So why are fake news sites able to trick journalists? Many of their names sound legitimate–National Report, World News Daily Report, and Empire News, to name a few. There’s also the kind that mimics genuine news outlets in name and logo, like abcnews.com.co, which is apparently enough to trick sleeping journalists. Some sites publish a blend of real and fake news to throw off visitors. Only in the oft-ignored corners of these websites can you find a disclaimer alerting readers that the content is intended as satire. Most fake stories include a number of sources, whether they be the names of phony spokespeople or actual institutions, which can make them seem more credible. While Facebook has begun to stifle the flow of fake news in users’ feeds, that only seems to have bred new websites that temporarily go undetected by the social media giant.
The premise of each story usually revolves around a hot-button issue. “When it comes to the fake stuff, you really want it to be red meat,” says the founder of National Report and other fake news outlets, who goes by the pseudonym Allen Montgomery. “It doesn’t have to be offensive. It doesn’t have to be outrageous. It doesn’t have to be anything other than just giving them what they already wanted to hear.”
All told, these are smart shops. They play on journalists’ inherent quirks and flaws. The institutional forces that, in some newsrooms, prevent thoughtful reporting–or dispense with original reporting altogether–don’t excuse duped journalists. But when writers have more time to report and less pressure to produce a viral hit, they’re more likely to overcome their initial gullibility.
Business Insider has recently become the poster child of this sort of grueling ethos. CNN Money published a piece on management’s demands for writers to churn out five or more stories a day. Volume allegedly takes precedence over scoops or enterprise reporting. Many reporters, according to the story, are expected to reel in a million unique visitors per month. Shane Ferro, a former Business Insider writer, validated these claims, saying she was subjected to “tense meetings” when she missed her outlandish goals. “In a way, BI is the extreme version of what every news organization now expects of its journalists: fast copy with a broad appeal that’s turned in without much need for editing,” Ferro wrote in a Medium post.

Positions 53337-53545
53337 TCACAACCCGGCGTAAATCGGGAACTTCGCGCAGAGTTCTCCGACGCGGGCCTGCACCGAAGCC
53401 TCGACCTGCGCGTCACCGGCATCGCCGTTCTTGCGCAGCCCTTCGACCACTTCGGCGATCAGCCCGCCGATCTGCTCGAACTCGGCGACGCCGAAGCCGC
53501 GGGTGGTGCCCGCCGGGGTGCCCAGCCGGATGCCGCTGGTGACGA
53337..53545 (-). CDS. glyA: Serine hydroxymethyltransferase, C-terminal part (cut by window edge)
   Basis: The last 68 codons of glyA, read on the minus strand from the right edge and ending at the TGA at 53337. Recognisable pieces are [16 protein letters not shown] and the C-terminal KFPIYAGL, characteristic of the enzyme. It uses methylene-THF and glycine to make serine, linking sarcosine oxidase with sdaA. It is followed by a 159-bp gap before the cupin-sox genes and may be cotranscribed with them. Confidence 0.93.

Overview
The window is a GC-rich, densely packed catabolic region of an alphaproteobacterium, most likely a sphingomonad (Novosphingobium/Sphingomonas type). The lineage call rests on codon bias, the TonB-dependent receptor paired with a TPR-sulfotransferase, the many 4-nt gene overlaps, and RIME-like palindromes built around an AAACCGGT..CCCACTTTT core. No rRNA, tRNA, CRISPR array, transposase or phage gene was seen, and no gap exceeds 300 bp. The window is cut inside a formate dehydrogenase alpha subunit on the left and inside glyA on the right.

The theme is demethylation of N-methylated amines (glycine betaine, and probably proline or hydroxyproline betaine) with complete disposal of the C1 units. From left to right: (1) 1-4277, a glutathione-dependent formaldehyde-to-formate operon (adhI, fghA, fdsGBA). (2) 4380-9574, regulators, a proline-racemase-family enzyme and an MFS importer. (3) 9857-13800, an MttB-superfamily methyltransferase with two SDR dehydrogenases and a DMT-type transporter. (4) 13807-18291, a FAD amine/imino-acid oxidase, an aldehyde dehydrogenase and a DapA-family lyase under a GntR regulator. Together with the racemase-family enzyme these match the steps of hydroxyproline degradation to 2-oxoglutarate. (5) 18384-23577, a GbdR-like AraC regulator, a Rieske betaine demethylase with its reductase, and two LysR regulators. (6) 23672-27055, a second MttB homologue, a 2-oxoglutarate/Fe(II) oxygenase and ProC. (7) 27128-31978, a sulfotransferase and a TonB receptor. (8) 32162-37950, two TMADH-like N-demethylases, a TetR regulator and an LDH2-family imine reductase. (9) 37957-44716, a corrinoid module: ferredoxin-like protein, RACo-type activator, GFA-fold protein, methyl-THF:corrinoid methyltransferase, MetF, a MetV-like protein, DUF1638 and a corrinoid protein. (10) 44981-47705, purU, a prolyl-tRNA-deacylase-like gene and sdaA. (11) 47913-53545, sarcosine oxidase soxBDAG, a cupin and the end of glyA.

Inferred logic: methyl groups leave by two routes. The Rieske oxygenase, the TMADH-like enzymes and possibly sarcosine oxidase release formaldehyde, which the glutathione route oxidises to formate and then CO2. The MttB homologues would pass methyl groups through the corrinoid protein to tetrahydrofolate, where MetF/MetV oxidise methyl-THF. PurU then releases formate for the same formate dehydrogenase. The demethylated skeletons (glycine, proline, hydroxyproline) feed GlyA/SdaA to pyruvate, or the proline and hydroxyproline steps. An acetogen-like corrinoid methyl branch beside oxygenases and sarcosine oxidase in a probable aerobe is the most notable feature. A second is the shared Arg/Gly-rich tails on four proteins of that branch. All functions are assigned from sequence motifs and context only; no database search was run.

In recent years, traffic quotas, heavy posting requirements, and click-driven bonuses have infiltrated some digital natives and legacy outlets alike. In 2014, The Oregonian reportedly launched an output- and traffic-based quota system, with bonus payments married to those criteria. Its owner, Advance, had similar plans for at least one of its other newspapers, though it’s unclear whether such policies took shape or what performance guidelines exist today. Gawker notoriously used to tie traffic to pay and in-house prestige. Though that seems to have changed, the keep-pumping-’em-out mindset it fostered reportedly lives on.
For almost 10 years, Arienne Thompson was a reporter for USA Today, where she covered entertainment. In March 2015, she fell for a bunk press release announcing the launch of “selfie shoes,” an early April Fool’s joke. Thompson didn’t try to shake the blame when I spoke with her–her story, her fault. But she did describe a job defined by multi-tasking, limited resources, and aggregation. “There was always this push and pull between original content and ‘Let’s get it up there. We need the clicks,’” she says. “Low-hanging fruit is part of journalism 101 now.” Thompson, who was not formally reprimanded for the flub, now works in public relations.
Of the nine duped journalists I contacted, Thompson was the only one who agreed to talk to CJR. Some of these folks have lost reporting gigs, though most remain in the business, some in high places. The industry, it seems, considers accidentally regurgitating phony news a forgivable sin. That’s not necessarily bad; everyone messes up. What’s worse is that some newsroom leaders seem to view these incidents as mere collateral damage: an unfortunate cost of doing business in the digital age.Jack Murtha is a CJR Delacorte Fellow. Follow him on Twitter at @JackMurtha